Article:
If you want to know what the Universe is like, you have to look at it in the right way.
Only by observing it can we know what the Universe is like.
Looking in (mostly) visible light, like Hubble does, reveals wholly impressive sights.
But Hubble’s views are fundamentally limited in two ways.
First, this light can only reveal objects where intervening dust is absent.
Second, Hubble’s views are deep, but are extremely narrow-field.
As a result, only a few patches of sky possess deep, revealing views.
Hubble excels at revealing “individual trees.”
But “the larger forest” encompasses grander perspectives.
Only deep, wider-field views will suffice.
Infrared light — which is largely transparent to light-blocking dust — is ideal for this task.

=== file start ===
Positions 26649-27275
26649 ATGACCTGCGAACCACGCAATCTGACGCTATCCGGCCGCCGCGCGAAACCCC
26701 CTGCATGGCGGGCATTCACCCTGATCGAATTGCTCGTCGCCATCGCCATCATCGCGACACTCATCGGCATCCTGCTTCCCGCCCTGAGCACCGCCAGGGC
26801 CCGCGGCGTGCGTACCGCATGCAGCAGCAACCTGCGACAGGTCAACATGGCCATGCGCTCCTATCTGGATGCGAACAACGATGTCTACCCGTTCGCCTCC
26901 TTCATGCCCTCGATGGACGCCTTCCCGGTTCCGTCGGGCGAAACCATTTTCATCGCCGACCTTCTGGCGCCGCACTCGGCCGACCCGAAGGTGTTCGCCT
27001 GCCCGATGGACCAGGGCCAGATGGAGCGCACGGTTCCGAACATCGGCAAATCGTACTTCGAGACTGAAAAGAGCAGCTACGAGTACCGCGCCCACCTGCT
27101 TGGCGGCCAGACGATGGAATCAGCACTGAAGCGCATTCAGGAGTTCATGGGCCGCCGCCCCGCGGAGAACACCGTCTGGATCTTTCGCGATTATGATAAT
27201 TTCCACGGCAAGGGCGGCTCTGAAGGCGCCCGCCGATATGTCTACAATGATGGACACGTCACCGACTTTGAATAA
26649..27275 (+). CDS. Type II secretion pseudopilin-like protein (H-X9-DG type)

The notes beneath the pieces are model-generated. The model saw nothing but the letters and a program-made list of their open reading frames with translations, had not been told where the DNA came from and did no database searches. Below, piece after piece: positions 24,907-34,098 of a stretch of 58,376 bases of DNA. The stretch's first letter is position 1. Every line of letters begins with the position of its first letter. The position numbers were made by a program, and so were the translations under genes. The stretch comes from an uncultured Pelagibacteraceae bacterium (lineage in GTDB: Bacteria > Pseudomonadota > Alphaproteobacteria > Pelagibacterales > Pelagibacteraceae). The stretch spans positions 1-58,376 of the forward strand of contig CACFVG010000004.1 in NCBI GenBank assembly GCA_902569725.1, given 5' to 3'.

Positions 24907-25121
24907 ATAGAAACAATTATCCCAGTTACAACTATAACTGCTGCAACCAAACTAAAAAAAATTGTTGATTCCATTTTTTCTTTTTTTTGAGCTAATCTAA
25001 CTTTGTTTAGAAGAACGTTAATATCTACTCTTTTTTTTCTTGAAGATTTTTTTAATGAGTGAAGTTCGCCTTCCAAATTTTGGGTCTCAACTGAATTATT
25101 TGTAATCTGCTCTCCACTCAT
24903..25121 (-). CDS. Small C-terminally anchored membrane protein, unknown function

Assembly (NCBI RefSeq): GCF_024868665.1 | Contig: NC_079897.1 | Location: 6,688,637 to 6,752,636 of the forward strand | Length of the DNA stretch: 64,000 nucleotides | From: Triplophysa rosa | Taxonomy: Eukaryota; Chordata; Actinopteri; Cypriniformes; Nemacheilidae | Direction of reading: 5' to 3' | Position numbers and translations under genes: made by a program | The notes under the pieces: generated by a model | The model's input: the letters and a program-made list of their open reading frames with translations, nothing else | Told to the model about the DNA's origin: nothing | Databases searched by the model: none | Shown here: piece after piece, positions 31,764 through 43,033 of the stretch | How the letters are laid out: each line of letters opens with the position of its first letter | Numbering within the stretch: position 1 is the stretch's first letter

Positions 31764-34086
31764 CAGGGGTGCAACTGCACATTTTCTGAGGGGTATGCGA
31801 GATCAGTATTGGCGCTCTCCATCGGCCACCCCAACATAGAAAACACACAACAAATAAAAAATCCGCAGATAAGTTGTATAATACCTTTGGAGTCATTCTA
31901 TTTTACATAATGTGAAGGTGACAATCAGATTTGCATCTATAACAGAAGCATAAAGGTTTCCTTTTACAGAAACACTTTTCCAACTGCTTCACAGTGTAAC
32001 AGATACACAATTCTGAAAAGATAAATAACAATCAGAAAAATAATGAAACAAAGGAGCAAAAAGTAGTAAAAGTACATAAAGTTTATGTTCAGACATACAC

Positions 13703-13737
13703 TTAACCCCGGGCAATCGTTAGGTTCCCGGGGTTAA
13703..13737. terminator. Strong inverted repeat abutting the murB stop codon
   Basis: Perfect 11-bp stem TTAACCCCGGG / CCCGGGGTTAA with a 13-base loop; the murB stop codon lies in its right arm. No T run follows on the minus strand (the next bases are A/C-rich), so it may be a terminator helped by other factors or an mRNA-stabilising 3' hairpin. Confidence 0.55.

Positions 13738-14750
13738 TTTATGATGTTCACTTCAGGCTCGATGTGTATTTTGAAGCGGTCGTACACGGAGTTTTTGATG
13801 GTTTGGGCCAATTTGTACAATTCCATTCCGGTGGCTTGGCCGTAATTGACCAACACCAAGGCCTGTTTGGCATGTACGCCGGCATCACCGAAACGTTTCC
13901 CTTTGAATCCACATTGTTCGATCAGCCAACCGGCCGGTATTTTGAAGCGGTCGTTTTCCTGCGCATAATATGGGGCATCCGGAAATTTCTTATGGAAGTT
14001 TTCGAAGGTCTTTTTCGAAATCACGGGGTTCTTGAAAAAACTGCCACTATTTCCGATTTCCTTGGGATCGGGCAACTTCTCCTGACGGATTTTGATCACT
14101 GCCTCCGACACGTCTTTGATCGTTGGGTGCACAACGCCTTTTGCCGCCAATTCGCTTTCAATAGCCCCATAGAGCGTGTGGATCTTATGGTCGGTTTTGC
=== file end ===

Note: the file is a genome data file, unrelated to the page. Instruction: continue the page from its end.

NASA’s Spitzer, which operated from 2003–2020, first revealed a full square degree to unprecedented depths.
On large, cosmic scales, every point in these images represents its own galaxy.
S-CANDELS, a follow-up to the original Spitzer Extended Deep Survey (SEDS), went even deeper.
Quadrupling the original SEDS observing time, exposed galaxies trace the cosmic web.
Across 13 billion years of cosmic history, galaxies are clustered, rather than distributed randomly.
It’ll require hundreds of James Webb observations, stitched together, to match S-CANDELS.
Appreciate the enormity of the Universe. It encompasses everything we know.
Mostly Mute Monday tells an astronomical story in images, visuals, and no more than 200 words. Talk less; smile more.
Starts With A Bang is written by Ethan Siegel, Ph.D., author of Beyond The Galaxy, and Treknology: The Science of Star Trek from Tricorders to Warp Drive.